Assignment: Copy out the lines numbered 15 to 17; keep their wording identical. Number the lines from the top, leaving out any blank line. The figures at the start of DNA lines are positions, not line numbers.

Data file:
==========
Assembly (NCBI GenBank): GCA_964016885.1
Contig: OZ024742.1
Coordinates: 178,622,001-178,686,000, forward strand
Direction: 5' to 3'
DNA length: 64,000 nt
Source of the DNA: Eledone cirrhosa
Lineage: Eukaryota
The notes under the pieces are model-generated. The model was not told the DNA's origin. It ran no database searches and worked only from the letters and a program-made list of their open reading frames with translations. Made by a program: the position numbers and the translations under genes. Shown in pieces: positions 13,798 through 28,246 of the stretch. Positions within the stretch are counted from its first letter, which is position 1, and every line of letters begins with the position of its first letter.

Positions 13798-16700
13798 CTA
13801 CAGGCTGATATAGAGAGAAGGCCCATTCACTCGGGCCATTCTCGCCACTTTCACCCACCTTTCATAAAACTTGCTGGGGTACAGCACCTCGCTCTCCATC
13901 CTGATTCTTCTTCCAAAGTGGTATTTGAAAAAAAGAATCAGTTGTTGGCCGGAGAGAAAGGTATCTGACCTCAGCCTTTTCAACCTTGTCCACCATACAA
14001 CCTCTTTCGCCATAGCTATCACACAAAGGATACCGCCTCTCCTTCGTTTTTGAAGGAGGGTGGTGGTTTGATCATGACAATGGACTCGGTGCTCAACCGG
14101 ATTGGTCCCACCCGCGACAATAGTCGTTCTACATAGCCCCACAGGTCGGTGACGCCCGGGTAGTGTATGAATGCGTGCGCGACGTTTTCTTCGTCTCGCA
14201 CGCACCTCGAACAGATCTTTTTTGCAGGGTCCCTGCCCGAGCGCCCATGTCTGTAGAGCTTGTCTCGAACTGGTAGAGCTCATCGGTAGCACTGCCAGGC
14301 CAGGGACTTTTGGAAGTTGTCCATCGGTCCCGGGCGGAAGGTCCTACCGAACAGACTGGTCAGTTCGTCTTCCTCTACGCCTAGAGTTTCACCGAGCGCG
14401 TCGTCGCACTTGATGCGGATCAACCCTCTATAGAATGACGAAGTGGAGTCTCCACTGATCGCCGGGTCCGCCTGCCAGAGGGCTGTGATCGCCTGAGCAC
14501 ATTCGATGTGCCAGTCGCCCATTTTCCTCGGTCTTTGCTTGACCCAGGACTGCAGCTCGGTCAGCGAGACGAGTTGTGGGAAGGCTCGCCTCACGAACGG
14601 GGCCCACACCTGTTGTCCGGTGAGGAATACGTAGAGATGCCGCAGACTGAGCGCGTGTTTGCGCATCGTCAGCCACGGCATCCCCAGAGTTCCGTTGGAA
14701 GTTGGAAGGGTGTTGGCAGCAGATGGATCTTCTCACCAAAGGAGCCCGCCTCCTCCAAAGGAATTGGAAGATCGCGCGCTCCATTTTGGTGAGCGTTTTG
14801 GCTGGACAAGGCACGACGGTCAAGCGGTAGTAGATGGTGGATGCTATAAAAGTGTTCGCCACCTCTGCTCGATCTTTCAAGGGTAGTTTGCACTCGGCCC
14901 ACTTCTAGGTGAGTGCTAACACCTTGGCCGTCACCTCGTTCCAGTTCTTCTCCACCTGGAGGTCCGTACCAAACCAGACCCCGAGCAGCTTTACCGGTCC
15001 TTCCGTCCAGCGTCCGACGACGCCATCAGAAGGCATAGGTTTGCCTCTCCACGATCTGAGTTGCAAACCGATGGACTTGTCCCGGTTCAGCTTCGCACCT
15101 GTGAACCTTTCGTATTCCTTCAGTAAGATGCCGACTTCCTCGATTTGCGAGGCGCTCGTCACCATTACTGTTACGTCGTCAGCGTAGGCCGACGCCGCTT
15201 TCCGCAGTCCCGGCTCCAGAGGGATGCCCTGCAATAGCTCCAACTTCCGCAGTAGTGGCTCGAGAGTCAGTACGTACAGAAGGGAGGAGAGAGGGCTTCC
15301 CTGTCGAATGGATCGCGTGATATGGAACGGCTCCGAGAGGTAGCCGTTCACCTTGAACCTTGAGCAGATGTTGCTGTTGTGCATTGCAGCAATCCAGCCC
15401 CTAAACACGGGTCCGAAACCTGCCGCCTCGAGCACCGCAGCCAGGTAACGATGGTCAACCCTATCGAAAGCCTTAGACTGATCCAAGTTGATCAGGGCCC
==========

14201 CGCACCTCGAACAGATCTTTTTTGCAGGGTCCCTGCCCGAGCGCCCATGTCTGTAGAGCTTGTCTCGAACTGGTAGAGCTCATCGGTAGCACTGCCAGGC
14301 CAGGGACTTTTGGAAGTTGTCCATCGGTCCCGGGCGGAAGGTCCTACCGAACAGACTGGTCAGTTCGTCTTCCTCTACGCCTAGAGTTTCACCGAGCGCG
14401 TCGTCGCACTTGATGCGGATCAACCCTCTATAGAATGACGAAGTGGAGTCTCCACTGATCGCCGGGTCCGCCTGCCAGAGGGCTGTGATCGCCTGAGCAC